Photo by Melody

PlantFiles: Eastern Prickly Gooseberry, Pasture Gooseberry, Dog Berry
Ribes cynosbati

Family: Grossulariaceae
Genus: Ribes (RYE-bees) (Info)
Species: cynosbati (sigh-nos-BAT-ee) (Info)

Synonym:Grossularia cynosbati

9 members have or want this plant for trade.

Edible Fruits and Nuts

24-36 in. (60-90 cm)

18-24 in. (45-60 cm)

USDA Zone 4a: to -34.4 C (-30 F)
USDA Zone 4b: to -31.6 C (-25 F)
USDA Zone 5a: to -28.8 C (-20 F)
USDA Zone 5b: to -26.1 C (-15 F)
USDA Zone 6a: to -23.3 C (-10 F)
USDA Zone 6b: to -20.5 C (-5 F)
USDA Zone 7a: to -17.7 C (0 F)
USDA Zone 7b: to -14.9 C (5 F)
USDA Zone 8a: to -12.2 C (10 F)
USDA Zone 8b: to -9.4 C (15 F)

Sun Exposure:
Full Sun

Plant has spines or sharp edges; use extreme caution when handling

Bloom Color:
Pale Green

Bloom Time:
Mid Spring


Other details:
This plant is attractive to bees, butterflies and/or birds
Average Water Needs; Water regularly; do not overwater

Soil pH requirements:
5.6 to 6.0 (acidic)
6.1 to 6.5 (mildly acidic)
6.6 to 7.5 (neutral)
7.6 to 7.8 (mildly alkaline)

Patent Information:
Unknown - Tell us

Propagation Methods:
From herbaceous stem cuttings
From woody stem cuttings
From softwood cuttings
From semi-hardwood cuttings
From hardwood cuttings
By simple layering
By air layering

Seed Collecting:
Remove fleshy coating on seeds before storing
Allow unblemished fruit to ripen; clean and dry seeds

Click thumbnail
to view:

By PaulRobinson
Thumbnail #1 of Ribes cynosbati by PaulRobinson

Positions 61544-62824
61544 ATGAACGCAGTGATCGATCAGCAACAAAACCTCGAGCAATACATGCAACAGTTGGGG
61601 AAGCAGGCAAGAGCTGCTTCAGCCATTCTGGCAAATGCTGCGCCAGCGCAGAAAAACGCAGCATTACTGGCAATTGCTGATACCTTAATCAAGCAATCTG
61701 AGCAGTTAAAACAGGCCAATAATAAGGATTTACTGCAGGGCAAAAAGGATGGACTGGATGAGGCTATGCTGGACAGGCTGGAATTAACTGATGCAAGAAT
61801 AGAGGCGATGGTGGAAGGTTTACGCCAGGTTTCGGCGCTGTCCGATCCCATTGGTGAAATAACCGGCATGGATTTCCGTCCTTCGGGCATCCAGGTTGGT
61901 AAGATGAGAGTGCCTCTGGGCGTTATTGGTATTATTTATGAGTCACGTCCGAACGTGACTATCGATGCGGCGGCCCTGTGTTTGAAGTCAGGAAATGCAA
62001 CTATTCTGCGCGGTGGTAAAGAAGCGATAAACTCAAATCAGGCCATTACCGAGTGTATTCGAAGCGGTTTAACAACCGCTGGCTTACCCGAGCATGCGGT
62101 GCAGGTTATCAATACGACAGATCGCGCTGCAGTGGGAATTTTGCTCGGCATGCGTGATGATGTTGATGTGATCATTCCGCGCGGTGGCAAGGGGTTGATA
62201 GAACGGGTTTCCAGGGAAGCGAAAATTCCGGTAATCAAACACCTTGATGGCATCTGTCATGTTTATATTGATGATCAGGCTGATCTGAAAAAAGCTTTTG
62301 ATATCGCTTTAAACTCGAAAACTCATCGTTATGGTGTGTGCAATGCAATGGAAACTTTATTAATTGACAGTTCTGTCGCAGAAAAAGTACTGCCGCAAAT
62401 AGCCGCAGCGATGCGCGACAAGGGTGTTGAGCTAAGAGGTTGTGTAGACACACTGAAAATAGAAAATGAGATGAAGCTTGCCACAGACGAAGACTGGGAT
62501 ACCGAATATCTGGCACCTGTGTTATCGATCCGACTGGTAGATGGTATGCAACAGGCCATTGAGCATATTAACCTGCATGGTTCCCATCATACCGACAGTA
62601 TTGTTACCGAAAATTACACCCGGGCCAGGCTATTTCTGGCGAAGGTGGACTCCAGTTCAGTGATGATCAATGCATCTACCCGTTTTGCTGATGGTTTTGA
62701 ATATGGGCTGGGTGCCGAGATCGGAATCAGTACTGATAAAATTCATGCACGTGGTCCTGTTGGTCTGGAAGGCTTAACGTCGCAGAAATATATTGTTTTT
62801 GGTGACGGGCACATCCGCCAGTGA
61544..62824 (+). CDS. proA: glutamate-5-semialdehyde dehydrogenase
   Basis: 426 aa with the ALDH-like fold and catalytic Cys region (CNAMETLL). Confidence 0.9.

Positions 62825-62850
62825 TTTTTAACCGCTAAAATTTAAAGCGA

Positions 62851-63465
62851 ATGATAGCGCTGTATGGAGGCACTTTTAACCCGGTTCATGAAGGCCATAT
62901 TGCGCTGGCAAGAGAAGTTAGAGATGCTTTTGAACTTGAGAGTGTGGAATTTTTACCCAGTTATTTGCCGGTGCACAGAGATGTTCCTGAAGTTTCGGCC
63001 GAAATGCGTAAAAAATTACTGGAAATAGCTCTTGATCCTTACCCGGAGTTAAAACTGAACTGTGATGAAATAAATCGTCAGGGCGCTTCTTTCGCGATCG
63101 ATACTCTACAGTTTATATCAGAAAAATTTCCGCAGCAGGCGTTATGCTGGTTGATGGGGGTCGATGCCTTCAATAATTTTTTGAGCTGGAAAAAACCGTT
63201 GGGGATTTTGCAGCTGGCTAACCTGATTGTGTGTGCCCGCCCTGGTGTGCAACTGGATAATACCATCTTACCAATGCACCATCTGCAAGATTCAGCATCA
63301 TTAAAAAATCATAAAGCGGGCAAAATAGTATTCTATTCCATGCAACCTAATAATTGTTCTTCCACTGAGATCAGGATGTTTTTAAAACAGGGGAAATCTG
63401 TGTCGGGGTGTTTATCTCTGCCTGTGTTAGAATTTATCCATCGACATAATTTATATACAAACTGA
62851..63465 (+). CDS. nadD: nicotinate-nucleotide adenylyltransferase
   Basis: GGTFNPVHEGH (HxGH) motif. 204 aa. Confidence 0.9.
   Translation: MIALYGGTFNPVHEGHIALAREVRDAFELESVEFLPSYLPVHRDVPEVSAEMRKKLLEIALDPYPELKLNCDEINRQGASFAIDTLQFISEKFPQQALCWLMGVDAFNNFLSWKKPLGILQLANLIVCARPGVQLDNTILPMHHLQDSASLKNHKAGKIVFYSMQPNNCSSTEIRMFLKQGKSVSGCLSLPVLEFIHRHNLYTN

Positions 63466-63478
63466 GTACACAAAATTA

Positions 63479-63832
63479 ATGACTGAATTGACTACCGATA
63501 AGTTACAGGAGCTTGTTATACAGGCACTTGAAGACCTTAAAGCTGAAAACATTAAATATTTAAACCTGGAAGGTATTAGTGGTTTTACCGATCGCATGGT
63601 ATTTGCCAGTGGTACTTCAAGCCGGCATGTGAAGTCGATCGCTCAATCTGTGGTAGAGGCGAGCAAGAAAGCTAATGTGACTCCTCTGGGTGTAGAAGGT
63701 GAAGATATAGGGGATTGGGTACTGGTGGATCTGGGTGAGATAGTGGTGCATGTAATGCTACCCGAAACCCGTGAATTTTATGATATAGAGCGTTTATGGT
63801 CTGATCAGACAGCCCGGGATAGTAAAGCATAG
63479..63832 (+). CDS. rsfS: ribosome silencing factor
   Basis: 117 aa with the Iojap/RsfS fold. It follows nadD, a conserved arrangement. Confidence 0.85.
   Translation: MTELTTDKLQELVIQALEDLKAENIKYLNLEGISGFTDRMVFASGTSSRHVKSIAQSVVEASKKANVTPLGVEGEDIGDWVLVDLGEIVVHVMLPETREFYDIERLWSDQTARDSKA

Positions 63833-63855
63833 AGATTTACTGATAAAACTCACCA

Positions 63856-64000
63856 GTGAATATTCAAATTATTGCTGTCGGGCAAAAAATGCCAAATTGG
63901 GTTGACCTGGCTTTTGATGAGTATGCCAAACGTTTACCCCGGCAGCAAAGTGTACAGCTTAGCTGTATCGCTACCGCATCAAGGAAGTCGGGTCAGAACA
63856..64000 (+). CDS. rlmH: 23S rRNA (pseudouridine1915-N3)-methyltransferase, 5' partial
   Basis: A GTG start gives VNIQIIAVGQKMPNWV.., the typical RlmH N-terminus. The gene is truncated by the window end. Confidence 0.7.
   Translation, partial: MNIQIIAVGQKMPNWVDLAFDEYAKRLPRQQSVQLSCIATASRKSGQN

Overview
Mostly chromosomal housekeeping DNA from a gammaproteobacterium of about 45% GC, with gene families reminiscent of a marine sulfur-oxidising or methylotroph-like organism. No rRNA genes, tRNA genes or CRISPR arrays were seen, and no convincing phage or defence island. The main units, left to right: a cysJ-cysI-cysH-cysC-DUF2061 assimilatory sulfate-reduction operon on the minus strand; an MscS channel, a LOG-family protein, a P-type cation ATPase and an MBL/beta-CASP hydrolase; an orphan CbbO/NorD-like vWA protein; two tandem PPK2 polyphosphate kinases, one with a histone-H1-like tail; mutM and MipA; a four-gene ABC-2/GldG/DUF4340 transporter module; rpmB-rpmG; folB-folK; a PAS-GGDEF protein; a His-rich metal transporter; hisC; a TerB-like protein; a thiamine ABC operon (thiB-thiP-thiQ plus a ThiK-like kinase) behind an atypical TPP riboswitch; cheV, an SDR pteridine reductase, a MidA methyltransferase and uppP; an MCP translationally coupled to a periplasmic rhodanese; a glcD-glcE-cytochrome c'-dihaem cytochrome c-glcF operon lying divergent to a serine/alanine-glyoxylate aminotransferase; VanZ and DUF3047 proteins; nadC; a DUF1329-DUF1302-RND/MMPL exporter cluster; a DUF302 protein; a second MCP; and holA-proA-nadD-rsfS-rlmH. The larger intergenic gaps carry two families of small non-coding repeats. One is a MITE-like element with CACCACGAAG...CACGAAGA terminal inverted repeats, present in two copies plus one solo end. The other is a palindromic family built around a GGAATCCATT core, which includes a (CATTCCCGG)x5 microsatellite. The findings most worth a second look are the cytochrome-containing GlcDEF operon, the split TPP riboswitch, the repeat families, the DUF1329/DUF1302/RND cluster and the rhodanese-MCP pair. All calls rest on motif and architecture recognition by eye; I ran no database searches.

By OhioBreezy
Thumbnail #2 of Ribes cynosbati by OhioBreezy

By Lamiaceae
Thumbnail #3 of Ribes cynosbati by Lamiaceae


4 positives
No neutrals
No negatives

Gardeners' Notes:

Positive GunZ_McGraw On Apr 21, 2009, GunZ_McGraw from Millgrove
Canada wrote:

Great plant! One turned into six through simple layering. Fruit is pale/ lime green with vertical bands. Firm, smooth and about the size of a marble. Turns maroon as it ripens. Young fruit tart. Sweeter with colour. Japanese Beetles decimate my roses 10 feet away but never touch my Gosseberry. The spines on the branches are very sharp. Ouch! I have used them in pies.
One-half cup of fresh gooseberries contains 34 calories; the berry is high in Vitamin C and contains potassium, Vitamins B1, B2 and A.

Positive Malus2006 On Feb 18, 2008, Malus2006 from Coon Rapids, MN (Zone 4a) wrote:

Interesting plant, indeed! I have two - orignally one plant but one was naturally rooted from a cutting and then separated from the parent plant - both plants are in woodland shade, growing happily but never product a single fruit. This species have loads of spines so would have been a good security plant as the spines varies. I dug it from the wild some years ago since it was a shrub growing in shade - I wanted as natural a shade garden as possible. It thrives well in shade but of course can be a bit pain to trim (chuckles). It is a well behaving plant in shade, never sending shoots away from the parent plant.

Positive Lamiaceae On Jul 14, 2006, Lamiaceae from Granville, OH (Zone 6a) wrote:

This small (3') shrub is native to woodlands of the eastern US. I'm currently trying it out in the fruit garden, and I'm quite pleased with the results. The fruit is round, generally about 15 mm in diameter (can be larger or smaller depending on how many are on a bush) and turns maroon when ripe. They are covered with small, sharp prickles; this makes them difficult to eat out-of-hand, so they are perhaps best cooked down for jelly, etc. Their flavor is a bit like kiwifruit, but not exactly.

Unfortunately, the plant is a favorite of Japanese Beetles.

Positive OhioBreezy On Jun 2, 2004, OhioBreezy from Dundee, OH (Zone 5b) wrote:

Grows well here, produces lucious berries, which the birds do love to sneak before we get them! Easy to maintain, just prune out the old branches.


This plant has been said to grow in the following regions:

Jacksonville, Illinois
Moline, Illinois
Crothersville, Indiana
Minneapolis, Minnesota
West Kill, New York
Dundee, Ohio
Granville, Ohio
East Burke, Vermont
Colville, Washington

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